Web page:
Generation Ships and the Founding Fathers of Sci-Fi
When the Founding Fathers signed the Declaration of Independence on July 4, 1776, the American colonies didn't physically move, yet everything was changed. Now that humanity has exhausted its manifest destiny to all reaches of the globe, science fiction details voyages through space to settle new planets.
You can't talk about colonization in sci-fi without acknowledging generation ships. So many top-notch coming-of-age tales, mysteries and thrillers share one central characteristic: The action takes place on a massive spaceship headed to some unknown planet. Because the voyage will take centuries, there have to be humans to man the mission--people who know nothing beyond the walls of their ship, and who likely won't live to see the new homeworld. Sci-fi greats (Arthur C. Clarke, Ursula K. Le Guin) and newbies (Beth Revis, Phoebe North) alike have dabbled in this subgenre, presenting tales that are, like the ships, both limitless and constrained. AMC is even developing a generation ship TV show!
For Independence Day, we focused on some of sci-fi's own Founding Fathers, who tried to usher their communities into new eras of prosperity--even if some fell short of that lofty goal.
Advancement takes perhaps the most unexpected form in Zebrowski's novel, as humanity flees a dying Earth in mobile, self-replicating spaceship habitats called Macrolife. On top of that, the hero for the latter two-thirds of the book is not one of Richard Bulero's descendants, but his clone. Yet, despite humanity's abandonment of traditional reproductive patterns, the Macrolife habitats still manage to survive for a hundred billion years and eventually outnumber the stars.
Told from the perspectives of cryogenically unfrozen Earthling Amy and Godspeed's leader-in-training Elder, Revis' novel tackles the thorny class and race issues that arise when one population creates another solely for the purpose of bringing them safely to their new home. Over the course of the novel, we learn to what lengths Elder's mentor Eldest will go to keep his ship on course for its destination. For all that "Across the Universe's" ending is a game changer, even more twists await in the sequels "A Million Suns" and "Shades of Earth."
Usually the generation ship is merely a neutral vessel carrying humanity's last hope to a new planet. But in certain novels, the ship becomes self-aware and questions the fortitude of its passengers. Similar to the character of Mother in K.A. Applegate's "Remnants" series--while also channeling HAL from "2001: A Space Odyssey" and "2010"--Ship decides to test its inhabitants' mettle with obstacles that tap into long-dormant instincts. However, what makes this survival-of-the-fittest test even more cold-hearted is that Ship created the people from its own genetic banks. Even more so than Mother, who adopted her young charges when they fled Earth, Ship is these kids' mother and father. Then again, every parent knows that eventually the young will have to fly the nest.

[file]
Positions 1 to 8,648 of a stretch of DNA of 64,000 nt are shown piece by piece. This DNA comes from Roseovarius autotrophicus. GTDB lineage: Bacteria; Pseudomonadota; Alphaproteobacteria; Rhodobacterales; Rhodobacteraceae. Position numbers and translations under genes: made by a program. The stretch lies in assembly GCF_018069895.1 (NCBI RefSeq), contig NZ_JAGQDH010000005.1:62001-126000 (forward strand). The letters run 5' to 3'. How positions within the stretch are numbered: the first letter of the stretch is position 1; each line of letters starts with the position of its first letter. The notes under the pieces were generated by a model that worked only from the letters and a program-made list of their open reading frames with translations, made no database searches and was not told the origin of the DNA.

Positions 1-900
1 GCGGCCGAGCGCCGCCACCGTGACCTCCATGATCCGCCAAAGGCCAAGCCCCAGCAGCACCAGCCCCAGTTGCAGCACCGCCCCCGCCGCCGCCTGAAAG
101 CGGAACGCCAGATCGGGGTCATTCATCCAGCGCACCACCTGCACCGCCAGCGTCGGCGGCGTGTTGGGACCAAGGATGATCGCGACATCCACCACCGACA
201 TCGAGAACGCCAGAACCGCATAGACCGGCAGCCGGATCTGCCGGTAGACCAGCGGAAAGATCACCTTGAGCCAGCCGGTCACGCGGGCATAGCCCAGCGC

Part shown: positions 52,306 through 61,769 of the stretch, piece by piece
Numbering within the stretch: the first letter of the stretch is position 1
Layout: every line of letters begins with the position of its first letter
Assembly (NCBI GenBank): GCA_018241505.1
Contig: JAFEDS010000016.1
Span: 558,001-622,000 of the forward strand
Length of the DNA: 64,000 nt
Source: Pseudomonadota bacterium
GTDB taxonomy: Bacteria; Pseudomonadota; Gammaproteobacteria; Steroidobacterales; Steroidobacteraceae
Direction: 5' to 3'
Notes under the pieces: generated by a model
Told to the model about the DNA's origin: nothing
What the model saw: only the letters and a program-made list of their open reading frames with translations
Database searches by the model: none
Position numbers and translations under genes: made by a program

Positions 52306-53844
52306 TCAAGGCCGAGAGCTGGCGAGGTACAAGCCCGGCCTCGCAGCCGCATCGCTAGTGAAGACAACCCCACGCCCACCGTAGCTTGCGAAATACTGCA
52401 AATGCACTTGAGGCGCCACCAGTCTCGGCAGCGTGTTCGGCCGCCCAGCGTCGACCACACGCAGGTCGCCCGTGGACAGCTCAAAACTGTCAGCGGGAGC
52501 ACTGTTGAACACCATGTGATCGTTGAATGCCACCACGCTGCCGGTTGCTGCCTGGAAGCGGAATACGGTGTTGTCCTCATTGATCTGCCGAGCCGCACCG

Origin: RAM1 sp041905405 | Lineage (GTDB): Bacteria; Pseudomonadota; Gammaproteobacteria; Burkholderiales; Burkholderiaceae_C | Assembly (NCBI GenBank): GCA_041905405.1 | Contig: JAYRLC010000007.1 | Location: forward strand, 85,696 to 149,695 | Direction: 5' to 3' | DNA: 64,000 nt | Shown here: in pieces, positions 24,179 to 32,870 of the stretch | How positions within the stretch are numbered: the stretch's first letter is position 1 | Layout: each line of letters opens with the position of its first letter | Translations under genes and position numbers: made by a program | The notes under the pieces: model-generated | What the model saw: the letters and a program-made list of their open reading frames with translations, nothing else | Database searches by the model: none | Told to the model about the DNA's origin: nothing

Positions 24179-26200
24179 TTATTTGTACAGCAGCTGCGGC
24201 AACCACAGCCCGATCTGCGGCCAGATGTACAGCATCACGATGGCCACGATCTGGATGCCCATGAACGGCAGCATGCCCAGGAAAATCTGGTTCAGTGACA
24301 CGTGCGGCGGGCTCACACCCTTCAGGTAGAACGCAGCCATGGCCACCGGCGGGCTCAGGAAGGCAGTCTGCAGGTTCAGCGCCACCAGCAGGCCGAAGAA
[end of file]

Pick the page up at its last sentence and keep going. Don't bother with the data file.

While Silk begins Wolfe's "The Book of the Long Sun" tetralogy as a mere priest, the reader recognizing him as an allegorical character for Moses clearly suggests his fate as a founding father. Aided by a minor god called The Outsider, Silk denounces the polytheistic pantheon that has ruled over his generation ship, the Whorl, and leads his fellow passengers in revolution.
When a ship called Ark One takes off from a rapidly flooding Earth, young Holle is one of the Candidates selected by Project Nimrod for their genetic diversity and specialization in various fields of space travel or Earth history. But, as their voyage forces them to split the ship up to attempt landfall on various planets, Holle must reluctantly become dictator of her own mini-generation ship. Worse, she takes control when her former best friend Zane inspires the younger crewmembers to mutiny. She keeps him alive only to continue manning their warp drive, which further stokes the younger generation's resentment.
While on other generation ships the population might eventually become monoethnic, the Asherah has a clear agenda from the start: Funded by the Jewish Preservation Society, its intent is to carry Jewish culture to the next world. Like Holle and Amy, 16-year-old Terra is wise beyond her years; unlike them, she's only ever known life on the Asherah. After she accidentally witnesses a murder, she's thrust into the ship's secret rebellion, with the people looking to take power back. Terra's dilemma mirrors that of the original Founding Fathers: Does she cling to her idyllic but flawed system, or inspire an entirely new, self-governing society?